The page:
America's streets may no longer be paved in gold thanks to the recession that began five years ago. It wiped out the personal wealth of a majority of Americans, setting them back 20 years in terms of financial strength, according to a report issued by the Federal Reserve. However, the U.S. shouldn't be counted out of the game too soon. The potential to earn more and increase personal wealth is still improving, according to the Labor Department, and having a good financial plan can help you create a strategy to recover from the storm.
Have a safety net
One of the biggest stumbling blocks for Americans is that they can't seem to keep their hands out of the cookie jar. In terms of personal wealth and savings, this means opening an account that was originally intended for rainy-day savings doesn't wind up being put toward that use, according to Bankrate. In fact, only about 25 percent of all adults in the U.S. have some sort of dedicated savings, according to the results of a survey the company administered.
The source said that about six months' worth of savings is essential to remaining intact during an emergency like unemployment or another event preventing you from earning money like the birth of a child or serious illness.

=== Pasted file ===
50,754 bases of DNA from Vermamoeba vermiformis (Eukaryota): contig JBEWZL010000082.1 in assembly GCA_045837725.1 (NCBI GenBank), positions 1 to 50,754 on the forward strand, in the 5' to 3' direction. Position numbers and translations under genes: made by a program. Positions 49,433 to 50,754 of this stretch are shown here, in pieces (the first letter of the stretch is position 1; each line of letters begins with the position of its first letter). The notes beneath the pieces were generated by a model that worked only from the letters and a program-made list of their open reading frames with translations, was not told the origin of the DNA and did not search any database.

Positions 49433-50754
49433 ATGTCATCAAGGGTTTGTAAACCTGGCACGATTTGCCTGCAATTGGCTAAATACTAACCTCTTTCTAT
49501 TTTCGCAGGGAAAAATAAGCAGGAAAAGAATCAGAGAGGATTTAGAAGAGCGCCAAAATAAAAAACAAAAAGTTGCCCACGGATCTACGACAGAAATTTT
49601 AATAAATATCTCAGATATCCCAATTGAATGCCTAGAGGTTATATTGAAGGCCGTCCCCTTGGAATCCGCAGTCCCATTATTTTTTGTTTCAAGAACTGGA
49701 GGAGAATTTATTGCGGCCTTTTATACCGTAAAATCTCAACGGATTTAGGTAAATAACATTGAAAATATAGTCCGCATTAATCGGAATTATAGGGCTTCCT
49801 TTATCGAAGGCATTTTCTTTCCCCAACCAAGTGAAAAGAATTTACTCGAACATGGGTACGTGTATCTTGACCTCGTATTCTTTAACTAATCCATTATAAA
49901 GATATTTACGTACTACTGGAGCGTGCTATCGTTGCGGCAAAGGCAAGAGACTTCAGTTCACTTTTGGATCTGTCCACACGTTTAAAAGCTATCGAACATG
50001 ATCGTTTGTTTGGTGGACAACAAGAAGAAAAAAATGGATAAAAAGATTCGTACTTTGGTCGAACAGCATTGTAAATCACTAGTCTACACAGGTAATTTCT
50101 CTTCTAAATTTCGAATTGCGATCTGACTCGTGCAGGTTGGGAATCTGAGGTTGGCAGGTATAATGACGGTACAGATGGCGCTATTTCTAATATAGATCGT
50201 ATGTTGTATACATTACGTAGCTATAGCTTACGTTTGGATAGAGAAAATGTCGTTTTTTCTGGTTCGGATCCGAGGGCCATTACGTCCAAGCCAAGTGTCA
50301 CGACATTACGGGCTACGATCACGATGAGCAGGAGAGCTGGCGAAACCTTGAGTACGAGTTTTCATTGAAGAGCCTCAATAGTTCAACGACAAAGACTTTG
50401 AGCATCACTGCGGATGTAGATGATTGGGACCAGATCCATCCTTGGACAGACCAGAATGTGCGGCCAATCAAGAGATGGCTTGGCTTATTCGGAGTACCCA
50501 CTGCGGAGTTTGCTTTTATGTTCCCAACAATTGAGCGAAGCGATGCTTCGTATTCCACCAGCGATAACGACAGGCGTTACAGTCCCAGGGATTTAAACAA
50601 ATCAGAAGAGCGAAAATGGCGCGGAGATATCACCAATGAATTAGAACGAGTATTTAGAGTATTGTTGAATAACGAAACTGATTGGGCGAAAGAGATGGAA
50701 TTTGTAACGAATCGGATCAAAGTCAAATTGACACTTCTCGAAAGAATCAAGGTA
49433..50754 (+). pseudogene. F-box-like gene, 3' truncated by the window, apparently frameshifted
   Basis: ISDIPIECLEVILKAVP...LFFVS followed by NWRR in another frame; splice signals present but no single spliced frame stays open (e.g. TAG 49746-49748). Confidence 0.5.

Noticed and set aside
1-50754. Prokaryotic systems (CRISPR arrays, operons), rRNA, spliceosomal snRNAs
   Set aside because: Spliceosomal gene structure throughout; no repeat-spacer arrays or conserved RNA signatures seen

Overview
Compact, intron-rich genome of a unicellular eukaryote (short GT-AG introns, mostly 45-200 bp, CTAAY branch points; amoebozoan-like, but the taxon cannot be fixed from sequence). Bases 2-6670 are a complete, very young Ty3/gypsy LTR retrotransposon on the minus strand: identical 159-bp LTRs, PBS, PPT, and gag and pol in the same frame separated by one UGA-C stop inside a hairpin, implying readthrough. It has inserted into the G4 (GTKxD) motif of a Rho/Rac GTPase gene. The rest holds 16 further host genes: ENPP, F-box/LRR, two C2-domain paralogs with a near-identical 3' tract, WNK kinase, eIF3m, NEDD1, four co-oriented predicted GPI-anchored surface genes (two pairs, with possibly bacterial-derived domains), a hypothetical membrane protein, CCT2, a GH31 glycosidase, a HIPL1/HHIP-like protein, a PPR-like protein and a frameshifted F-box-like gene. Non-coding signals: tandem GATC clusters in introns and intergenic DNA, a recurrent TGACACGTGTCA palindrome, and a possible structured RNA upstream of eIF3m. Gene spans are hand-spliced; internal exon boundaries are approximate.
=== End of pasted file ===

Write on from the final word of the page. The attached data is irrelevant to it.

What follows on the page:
Don't cling to status
Sometimes sucking it up and taking the fall is necessary in order to stay financially afloat. The Federal Reserve report published by the Washington Post stated that middle class families were hit hardest by the economic downturn, in some cases pushing them back to lower-class status, but if that's what's necessary to recover, so be it. A very good financial tip for households in this position is to not try and live above your means through lending or elaborate purchases. Don't be afraid to shop at bargain or wholesale stores. These are habits that can even help keep costs down after income and savings have been restored.
Reduce your bills
It may seem like a hardship, but wiping out debts will make it easier to save money. According to The New York Times, nearly 75 percent of U.S. families are carrying debt in the form of loans or credit, and the interest rates here could be short circuiting attempts to cut expenses. With Americans already facing an average 40 percent reduction in personal wealth since 2007, there's no reason to sabotage financial wellness by continually paying more than is necessary toward a high-APR credit card or long-term mortgage. Paying down as much and as quickly as possible is key.